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pd09my94 Remarks and an Exchange With Reporters on Departure From the CNN...

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[Weekly Compilation of Presidential Documents]

[Page i-iii]
Monday, May 9, 1994
Volume 30--Number 18
Pages 941-1005

[[Page i]]

Weekly Compilation of




[[Page ii]]

Addresses and Remarks

    See also Bill Signings
    American Indian and Alaska Native tribal leaders--941
    Americans with disabilities--953
    Andrew W. Mellon dinner--990
    Assistance to South Africa--993
    Atlanta, GA--960, 962
    Cinco de Mayo celebration--996
    Congressional elections--962
    Housing and Urban Development Department crime briefing--984
    Legislation to ban assault weapons--957, 991, 994
    Radio address--947
    Situation in Rwanda--948
    Small Business Person of the Year, award presentation--979
    Women's health care--998

Appointments and Nominations

    Commodity Futures Trading Commission
    National Transportation Safety Board, Vice Chair--946
    U.S. Arms Control and Disarmament Agency, Assistant Directors--946
    U.S. District Court, judges--998
    U.S. Representatives to Coral Sea Week--946

Bill Signings

    Foreign Relations Authorization Act, statement--948
    School-to-Work Opportunities Act of 1994

Communications to Congress

    Budget deferrals, message--959
    District of Columbia, message transmitting budget--990
    Federal Advisory Committees, message transmitting report--997
    General Agreement on Tariffs and Trade, letter--978
    National Endowment for Democracy, message transmitting report--997

Communications to Federal Agencies

    Migration and Refugee Assistance Act, memorandum--978

Executive Orders

    Amendment to Executive Order No. 12878--945
    Revocation of Executive Order No. 12582--959

Interviews With the News Media

    Exchanges with reporters
        Atlanta, GA--962, 963
        Oval Office--1000
        Rose Garden--991, 994
        South Lawn--959
    Interview on CNN's ``Global Forum With President Clinton''--964

Letters and Messages

    Americans with disabilities--945
    Hunters and sportsmen--945
(Continued on the inside back cover.)


Published every Monday by the Office of the Federal Register, National 
Archives and Records Administration, Washington, DC 20408, the Weekly 
Compilation of Presidential Documents contains statements, messages, and
other Presidential materials released by the White House during the 
preceding week.

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[[Page iii]]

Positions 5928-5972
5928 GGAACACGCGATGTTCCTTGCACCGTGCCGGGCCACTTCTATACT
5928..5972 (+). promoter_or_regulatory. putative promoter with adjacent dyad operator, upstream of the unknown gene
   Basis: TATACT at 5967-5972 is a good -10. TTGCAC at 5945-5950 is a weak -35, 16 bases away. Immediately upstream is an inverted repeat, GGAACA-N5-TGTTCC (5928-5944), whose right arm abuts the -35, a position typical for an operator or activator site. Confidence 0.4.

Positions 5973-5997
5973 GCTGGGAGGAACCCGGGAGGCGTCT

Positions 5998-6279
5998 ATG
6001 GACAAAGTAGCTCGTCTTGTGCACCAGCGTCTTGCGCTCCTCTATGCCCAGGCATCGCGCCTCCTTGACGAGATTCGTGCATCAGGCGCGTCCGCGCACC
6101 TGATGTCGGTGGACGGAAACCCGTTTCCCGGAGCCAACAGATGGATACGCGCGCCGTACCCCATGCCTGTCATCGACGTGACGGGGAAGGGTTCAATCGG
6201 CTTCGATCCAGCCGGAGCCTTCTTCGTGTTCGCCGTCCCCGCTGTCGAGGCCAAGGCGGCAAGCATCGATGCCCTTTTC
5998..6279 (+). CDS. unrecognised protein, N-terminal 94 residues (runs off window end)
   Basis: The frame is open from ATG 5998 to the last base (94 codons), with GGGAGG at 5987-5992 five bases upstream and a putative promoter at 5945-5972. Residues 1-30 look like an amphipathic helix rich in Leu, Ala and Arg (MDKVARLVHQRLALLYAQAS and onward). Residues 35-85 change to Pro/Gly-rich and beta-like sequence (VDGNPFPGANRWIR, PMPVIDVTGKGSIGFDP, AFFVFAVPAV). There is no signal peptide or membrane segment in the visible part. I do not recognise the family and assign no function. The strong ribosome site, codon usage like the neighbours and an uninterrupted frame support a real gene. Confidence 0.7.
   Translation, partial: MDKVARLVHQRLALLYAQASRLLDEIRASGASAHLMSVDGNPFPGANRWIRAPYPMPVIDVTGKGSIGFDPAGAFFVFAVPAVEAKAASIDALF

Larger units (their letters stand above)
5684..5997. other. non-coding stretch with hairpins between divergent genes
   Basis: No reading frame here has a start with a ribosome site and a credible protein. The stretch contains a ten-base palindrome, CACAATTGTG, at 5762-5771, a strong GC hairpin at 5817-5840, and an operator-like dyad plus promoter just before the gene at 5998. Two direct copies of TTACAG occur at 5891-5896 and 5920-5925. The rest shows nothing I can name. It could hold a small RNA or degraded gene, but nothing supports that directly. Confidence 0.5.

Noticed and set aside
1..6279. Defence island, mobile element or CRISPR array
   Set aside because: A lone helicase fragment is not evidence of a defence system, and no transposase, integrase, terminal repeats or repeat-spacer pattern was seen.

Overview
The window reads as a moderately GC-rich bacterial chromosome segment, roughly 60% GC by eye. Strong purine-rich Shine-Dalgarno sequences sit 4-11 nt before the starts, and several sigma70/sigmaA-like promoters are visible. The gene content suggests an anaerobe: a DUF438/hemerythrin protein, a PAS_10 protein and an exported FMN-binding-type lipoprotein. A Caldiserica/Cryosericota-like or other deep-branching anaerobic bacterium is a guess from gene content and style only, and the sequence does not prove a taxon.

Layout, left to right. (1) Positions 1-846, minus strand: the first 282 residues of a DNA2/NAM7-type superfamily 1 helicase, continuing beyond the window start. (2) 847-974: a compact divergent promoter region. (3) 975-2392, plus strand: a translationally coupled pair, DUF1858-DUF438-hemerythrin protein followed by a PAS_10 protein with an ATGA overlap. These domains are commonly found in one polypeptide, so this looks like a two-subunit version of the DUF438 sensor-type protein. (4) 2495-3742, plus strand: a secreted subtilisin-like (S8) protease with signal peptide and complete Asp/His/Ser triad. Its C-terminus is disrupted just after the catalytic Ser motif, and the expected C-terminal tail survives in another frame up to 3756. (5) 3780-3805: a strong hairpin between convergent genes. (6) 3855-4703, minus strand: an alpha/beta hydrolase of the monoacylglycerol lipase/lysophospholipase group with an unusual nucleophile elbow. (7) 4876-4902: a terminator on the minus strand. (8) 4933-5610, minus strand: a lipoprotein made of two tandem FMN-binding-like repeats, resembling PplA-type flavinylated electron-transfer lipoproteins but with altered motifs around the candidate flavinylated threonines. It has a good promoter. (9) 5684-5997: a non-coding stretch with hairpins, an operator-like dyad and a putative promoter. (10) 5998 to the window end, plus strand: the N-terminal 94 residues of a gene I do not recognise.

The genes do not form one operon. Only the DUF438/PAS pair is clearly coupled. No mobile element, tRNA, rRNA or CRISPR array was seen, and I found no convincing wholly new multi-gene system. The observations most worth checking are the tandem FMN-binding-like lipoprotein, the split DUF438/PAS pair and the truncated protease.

Meetings With Foreign Leaders

    See also Statements Other Than Presidential
    Prime Minister Mahathir of Malaysia--1000


    Law Day, U.S.A.--951
    Loyalty Day--952
    Mother's Day--1001
    Public Service Recognition Week--979
    Small Business Week--952

Statements by the President

    See also Appointments and Nominations; Bill Signings
    Agreement to withdraw Russian military forces from Latvia--953
    Implementation of the Israel-Palestinian Declaration of Principles--

Statements Other Than Presidential

    Counterintelligence effectiveness--978
    President's meeting with Vice Premier Zou of China--959
    Reforming multilateral peace operations--998
    President's telephone conversation with Prime Minister Papandreou of 

Supplementary Materials

    Acts approved by the President--1005
    Checklist of White House press releases--1004
    Digest of other White House announcements--1002
    Nominations submitted to the Senate--1003

[[Page 941]]

[Weekly Compilation of Presidential Documents]

[Page 941-944]
Monday, May 9, 1994
Volume 30--Number 18
Pages 941-1005
Week Ending Friday, May 6, 1994
Remarks to American Indian and Alaska Native Tribal Leaders

April 29, 1994

    The President. Thank you very much, very much Chief Wilma Mankiller 
and to all the other distinguished leaders here today. Let me first 
welcome you here on behalf of the First Lady and Vice President and Mrs. 
Gore. All of us are honored by your presence. I also wanted to 
especially thank those who have spoken and participated to this point 
and those who will participate in the remainder of this program. I have 
listened carefully and learned a lot.
    This is, as all of you know, a time of great challenge and 
transition for our beloved country and for the world. As I travel across 
this country and talk to the people about the problems that all 
Americans share, whether it's crime or health care or the economy, I 
find a concern that goes deeper even in these specific matters.
    There is a great yearning in this Nation for people to be able to 
reestablish a sense of community, a sense of oneness, a sense of 
cooperation, of shared values and spirit. Americans are searching for 
the chance to come together in friendship, instead of coming apart in 
anger and distrust. There is a yearning for us to be able to live 
together so that all of us can live up to our God-given potential and be 
respected for who and what we are.
    It is in that spirit and with great humility I say to the leaders of 
the first Americans, the American Indian and Alaska Natives, welcome to 
the White House. Welcome home.
    So much of who we are today comes from who you have been for a long 
time. Long before others came to these shores there were powerful and 
sophisticated cultures and societies here: yours. Because of your